Nelson Lagoon was awarded a $50,000 State Fiscal Year 2011 Hazard Impact Assessment grant to identify and define the climate change-related hazards in Nelson Lagoon, establish current and predicted impacts, and provide recommendations on alternatives to mitigate the hazard impacts.
Nelson Lagoon is located on the northern coast of the Alaska Peninsula, on a narrow sand spit that separates the lagoon from the Bering Sea. It is 580 miles southwest of Anchorage. Nelson Lagoon is located in the Aleutian Islands Recording District. The coastal shoreline in Nelson Lagoon is used primarily for fishing. Nelson Lagoon lies within an extensive complex of low-lying marshy coastline, tidal flats, coastal inlets, lakes and lagoons. The community is located on a sandy spit built from former beach ridges which have been partially stabilized by vegetative cover. The beaches are composed of dark sands and gravel. The area around Nelson Lagoon is treeless, low-profile tundra dominated by grass, forbs and mosses.
Nelson Lagoon lies in the maritime climate zone. Frequent and dramatic weather changes occur, with a constant prevailing wind of 20 to 25 mph. Temperatures average 25 to 50 °F, with a range from -15 to 75 °F. Annual snowfall averages 56 inches, with a total precipitation of 33 inches.
The Alaska District Corps of Engineers (USACE) conducted a Baseline Erosion Assessment and identified the issues that Nelson Lagoon is having. They noted that the erosion problems in Nelson Lagoon include coastline erosion on the Bering Sea and Nelson Lagoon side of the spit, and river erosion from the Nelson and Sapsuk Rivers. Factors causing and contributing to the erosion include high tides, storm surges, and wind and wave action. This has been acerbated by dwindling sea ice. In the past, most of Nelson Lagoon was protected by ice for part of the winter storm season, but during the past 10 to 15 years, this protection has not been present.
Historically, the beach area of Nelson Lagoon tends to wash out in one area and then rebuild in another. As the erosion continues, the spit is getting longer and narrower and the advancing erosion continues to threaten structures. The active erosion area along the Nelson Lagoon side of the spit is less than 100 feet from community structures, including housing and the airstrip. In addition, the erosion also regularly threatens the community water lines, which are often damaged during storm events and have been replaced three times in recent years. In this area during winter of 1998, a storm event resulted in the exposure of 3,000 feet of the community’s water line, which then froze. Major erosion events in the community have been constant for the last 20 years, resulting in an average of 5 feet per year of shoreline erosion. Erosion along the spit occurs at a rate of approximately 1 to 2 feet per year, The community has attempted to bury and reinforce protection of the waterline but it still presents a concern to the community. The community also installed erosion protection measures along the beach including gabions to anchor existing wood in the breakwater; and geotube containment structures, consisting of sediment-filled sleeves of geotextile fabric, however the USACE notes that the gabion project has not had very much success due to high winds and tides. The geotube project has not been in place for long enough to make a fair assessment.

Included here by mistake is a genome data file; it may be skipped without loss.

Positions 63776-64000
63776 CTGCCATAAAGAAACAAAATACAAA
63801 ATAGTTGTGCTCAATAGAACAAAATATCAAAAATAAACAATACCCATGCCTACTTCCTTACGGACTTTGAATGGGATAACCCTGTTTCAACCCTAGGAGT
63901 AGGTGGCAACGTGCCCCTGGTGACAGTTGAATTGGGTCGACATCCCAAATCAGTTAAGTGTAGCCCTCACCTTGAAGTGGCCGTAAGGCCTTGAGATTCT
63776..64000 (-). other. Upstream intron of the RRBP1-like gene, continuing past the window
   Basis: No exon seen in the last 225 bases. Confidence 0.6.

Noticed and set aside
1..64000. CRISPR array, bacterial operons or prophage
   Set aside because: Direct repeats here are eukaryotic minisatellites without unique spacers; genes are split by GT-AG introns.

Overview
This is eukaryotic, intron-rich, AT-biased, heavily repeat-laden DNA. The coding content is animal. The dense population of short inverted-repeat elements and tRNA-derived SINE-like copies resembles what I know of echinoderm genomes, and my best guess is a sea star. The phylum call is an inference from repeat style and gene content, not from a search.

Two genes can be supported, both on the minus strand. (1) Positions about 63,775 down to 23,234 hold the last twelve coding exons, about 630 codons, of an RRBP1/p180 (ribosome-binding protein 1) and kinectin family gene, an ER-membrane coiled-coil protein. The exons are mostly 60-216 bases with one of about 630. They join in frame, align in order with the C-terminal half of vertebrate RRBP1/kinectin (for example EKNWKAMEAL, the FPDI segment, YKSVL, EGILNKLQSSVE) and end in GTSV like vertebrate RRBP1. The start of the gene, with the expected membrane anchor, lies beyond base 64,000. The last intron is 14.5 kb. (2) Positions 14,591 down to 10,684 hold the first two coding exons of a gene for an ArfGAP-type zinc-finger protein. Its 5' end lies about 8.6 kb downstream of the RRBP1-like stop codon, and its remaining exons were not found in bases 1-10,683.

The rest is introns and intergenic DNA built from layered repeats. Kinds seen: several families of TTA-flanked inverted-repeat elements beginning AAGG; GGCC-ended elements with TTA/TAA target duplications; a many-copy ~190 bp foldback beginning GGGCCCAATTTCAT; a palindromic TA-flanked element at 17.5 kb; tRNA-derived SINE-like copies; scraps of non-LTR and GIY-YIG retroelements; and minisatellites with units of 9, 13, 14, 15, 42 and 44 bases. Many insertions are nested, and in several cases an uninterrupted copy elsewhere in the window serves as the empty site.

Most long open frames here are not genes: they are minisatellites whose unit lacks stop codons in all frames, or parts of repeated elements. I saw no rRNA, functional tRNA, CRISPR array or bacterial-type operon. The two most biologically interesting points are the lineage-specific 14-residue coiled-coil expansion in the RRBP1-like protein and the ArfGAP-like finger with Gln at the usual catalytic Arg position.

A section of community water transmission line completely exposed by beach erosion. Photo: Aleutians East Borough
Community Development Coordinator
Aleutians East Borough
Division of Community and Regional Affairs
Department of Commerce, Community, and Economic Development